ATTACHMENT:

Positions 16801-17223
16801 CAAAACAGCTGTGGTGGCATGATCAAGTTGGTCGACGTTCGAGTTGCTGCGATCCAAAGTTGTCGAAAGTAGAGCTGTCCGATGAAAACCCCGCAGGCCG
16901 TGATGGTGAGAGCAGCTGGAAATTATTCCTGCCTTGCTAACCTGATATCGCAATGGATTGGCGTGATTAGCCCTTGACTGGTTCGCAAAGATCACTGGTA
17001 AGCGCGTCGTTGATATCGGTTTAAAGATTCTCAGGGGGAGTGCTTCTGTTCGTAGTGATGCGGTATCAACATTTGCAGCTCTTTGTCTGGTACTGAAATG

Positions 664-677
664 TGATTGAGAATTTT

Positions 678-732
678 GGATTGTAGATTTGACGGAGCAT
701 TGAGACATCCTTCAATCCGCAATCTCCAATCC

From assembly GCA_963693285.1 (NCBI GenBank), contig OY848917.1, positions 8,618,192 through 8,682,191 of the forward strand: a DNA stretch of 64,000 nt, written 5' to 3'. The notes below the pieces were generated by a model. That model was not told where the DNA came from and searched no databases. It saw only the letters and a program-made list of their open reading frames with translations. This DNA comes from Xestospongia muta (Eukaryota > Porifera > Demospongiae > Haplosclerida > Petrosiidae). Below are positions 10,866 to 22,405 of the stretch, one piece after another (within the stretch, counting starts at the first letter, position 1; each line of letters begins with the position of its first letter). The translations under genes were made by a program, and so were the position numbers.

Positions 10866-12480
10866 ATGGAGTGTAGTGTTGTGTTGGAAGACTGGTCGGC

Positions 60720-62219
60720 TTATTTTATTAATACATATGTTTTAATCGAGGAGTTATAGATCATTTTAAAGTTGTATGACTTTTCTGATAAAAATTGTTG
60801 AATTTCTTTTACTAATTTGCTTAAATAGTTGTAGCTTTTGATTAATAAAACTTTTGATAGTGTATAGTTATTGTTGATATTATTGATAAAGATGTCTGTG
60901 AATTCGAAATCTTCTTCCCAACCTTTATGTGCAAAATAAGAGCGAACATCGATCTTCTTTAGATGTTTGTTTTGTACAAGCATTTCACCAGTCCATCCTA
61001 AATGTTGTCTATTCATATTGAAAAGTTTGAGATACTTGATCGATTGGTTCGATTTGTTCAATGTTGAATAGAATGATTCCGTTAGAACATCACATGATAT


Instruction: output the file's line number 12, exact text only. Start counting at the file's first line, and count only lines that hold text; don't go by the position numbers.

10866 ATGGAGTGTAGTGTTGTGTTGGAAGACTGGTCGGC